I didn't really foresee the day I'd recommend not one, but two Jacob's Creek wines. Yet here we are.
I don't mean to seem snobbish. It's just that there's plenty written about mass market wine brands. And, usually, I find you can get better wines for less that $10 from smaller producers than the giants. Think of it this way. With $5 for lunch, would you choose McDonald's or one of a selection of lunch carts? I go with the best lunch cart I can find. You can simply do better with individuals making their own food, perhaps with some love and attention, versus the consistent mediocrity of the industrial giant.
With that in mind, we consider Jacob's Creek, a brand from the Australian wine giant Orlando. First, if you need a good, cheap sparking wine that mimics something in the neighborhood of Champagne, the current crop of NV Jacob's Creek Brut Chardonnay/Pinot Noir is pretty swell. I heard about it from Matt Kramer in the Oregonian newspaper, and he's correct that it's more than decent stuff. Two caveats: batches change without notice, and freshness in a wine like this counts. Don't buy dusty old bottles of most sparkling wine.
But the real interest here is the 2002 Jacob's Creek Riesling Steingarten Barossa Valley. I came upon it the other day in the Hollywood Fred Meyer store here in Portland for just $6.99. The display suggested it was a huge markdown, and despite the Jacob's Creek name I grabbed one. Then I looked it up on the internet, as I like to do with wines that I find.
The first thing I found was that this is a limited release wine usually marketed under the Orlando name for $20 or more. It's been around for decades and it seems to be a highly regarded bottling in its home country. The 2002 vintage is apparently infamous for being the year Orlando thought they'd change things up and brand it with the Jacob's Creek name, much to the chagrin of longtime fans who thought it cheapened the wine. Perhaps that led to the local close out.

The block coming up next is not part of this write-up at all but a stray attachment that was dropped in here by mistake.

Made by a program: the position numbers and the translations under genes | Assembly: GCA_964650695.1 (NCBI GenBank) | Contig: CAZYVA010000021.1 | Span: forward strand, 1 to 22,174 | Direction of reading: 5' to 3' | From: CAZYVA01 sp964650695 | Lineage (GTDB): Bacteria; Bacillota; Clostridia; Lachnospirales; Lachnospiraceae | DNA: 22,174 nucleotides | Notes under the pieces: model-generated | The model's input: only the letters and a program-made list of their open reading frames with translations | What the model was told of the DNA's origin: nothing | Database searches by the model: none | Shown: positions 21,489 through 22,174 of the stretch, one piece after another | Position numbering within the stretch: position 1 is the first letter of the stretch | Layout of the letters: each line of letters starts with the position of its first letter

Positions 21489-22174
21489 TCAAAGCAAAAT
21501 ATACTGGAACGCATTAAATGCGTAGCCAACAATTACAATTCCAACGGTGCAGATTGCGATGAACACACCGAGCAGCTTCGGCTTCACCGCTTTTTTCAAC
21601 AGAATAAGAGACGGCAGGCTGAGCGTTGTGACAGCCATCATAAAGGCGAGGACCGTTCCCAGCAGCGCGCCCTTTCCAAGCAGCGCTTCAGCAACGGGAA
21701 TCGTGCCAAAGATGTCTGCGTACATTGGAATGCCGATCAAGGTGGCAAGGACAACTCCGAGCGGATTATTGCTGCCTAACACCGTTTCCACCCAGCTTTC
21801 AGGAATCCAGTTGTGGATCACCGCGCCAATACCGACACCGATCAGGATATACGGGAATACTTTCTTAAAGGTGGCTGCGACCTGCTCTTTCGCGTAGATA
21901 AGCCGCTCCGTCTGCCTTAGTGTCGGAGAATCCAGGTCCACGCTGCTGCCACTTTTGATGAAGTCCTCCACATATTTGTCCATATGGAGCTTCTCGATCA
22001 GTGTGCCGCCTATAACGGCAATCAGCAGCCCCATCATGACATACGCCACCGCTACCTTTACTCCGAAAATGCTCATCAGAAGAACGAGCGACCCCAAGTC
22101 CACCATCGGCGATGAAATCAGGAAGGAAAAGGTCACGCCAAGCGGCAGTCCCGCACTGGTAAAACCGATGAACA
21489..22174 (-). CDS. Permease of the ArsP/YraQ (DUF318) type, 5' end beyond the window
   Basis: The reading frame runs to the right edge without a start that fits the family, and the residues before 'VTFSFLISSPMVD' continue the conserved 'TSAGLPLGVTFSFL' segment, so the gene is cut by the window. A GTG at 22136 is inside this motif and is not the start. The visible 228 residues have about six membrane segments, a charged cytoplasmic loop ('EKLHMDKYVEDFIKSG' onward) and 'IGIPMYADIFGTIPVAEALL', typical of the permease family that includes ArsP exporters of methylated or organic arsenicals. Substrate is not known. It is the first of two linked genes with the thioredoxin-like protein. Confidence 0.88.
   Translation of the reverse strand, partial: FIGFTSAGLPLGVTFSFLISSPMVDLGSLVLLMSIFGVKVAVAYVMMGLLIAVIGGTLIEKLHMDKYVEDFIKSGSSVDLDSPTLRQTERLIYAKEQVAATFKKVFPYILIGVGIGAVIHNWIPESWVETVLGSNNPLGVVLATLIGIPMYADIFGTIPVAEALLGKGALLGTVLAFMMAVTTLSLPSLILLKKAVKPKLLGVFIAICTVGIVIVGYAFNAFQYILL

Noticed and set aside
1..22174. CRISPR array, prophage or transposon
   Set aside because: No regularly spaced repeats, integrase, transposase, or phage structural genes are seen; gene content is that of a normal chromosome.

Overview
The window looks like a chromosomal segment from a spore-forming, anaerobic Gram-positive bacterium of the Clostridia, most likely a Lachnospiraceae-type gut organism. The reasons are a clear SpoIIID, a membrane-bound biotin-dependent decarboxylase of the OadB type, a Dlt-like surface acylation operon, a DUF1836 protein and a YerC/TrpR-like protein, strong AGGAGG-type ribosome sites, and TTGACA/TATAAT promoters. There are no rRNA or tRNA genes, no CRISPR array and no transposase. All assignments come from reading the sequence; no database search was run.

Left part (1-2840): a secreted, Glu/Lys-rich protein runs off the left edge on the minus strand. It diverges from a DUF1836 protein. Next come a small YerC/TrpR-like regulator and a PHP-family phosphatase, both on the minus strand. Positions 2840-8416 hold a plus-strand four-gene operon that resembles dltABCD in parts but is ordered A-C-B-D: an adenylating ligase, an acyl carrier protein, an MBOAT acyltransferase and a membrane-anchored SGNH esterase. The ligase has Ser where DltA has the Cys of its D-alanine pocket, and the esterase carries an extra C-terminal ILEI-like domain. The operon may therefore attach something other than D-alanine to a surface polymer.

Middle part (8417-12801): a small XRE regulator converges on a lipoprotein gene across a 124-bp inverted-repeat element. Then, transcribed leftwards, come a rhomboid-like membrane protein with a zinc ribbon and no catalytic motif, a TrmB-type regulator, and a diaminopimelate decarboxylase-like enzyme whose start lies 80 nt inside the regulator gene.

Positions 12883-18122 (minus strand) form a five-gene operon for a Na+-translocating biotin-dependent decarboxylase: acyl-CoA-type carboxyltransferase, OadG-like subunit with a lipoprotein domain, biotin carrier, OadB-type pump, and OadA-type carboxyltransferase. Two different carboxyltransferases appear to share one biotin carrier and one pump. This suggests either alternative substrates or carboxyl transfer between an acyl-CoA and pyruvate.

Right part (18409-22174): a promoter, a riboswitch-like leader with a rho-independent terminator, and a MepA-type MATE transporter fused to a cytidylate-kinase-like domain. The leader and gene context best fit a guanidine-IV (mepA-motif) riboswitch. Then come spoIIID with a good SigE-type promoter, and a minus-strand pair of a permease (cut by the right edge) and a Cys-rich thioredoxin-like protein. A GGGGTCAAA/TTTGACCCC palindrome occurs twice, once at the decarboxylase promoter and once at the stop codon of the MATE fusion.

The most useful notes I found on the wine are at the Auswine forum, which I've read for years without participating much (not at all in the past five or so years). Read here, here, here, here, here, here, and here for more, including some very positive comments and even some evidence of clamor for the wine before release, at a notably higher price. It's always interesting how something so hot in one country or city can languish on the shelves in another. Another proof that prices does not equate to quality.
So how is it? Terrific, actually. This is really one of the most interesting non-European rieslings I've ever tried, no matter the price. For $7, it's a ridiculous bargain. It's indeed lightly honeyed smelling as others have reported, with light petrol aromas and grapefruit, sometimes mint and other interesting things that come and go with time in the glass. In the mouth, the wine is auslese rich with bright acidity but little if any residual sugar, meaning that it's rich and full tasting but also dry and lively with a long finish. The flavors are fruity, mineral, and earthy, really integrated and complex tasting with great intensity and terrific balance. I know, vague winespeak, but this wine is really good and simply the kind of wine you try and immediately know it's serious stuff that will last and probably only get better. As Robert Parker might say, run, don't walk.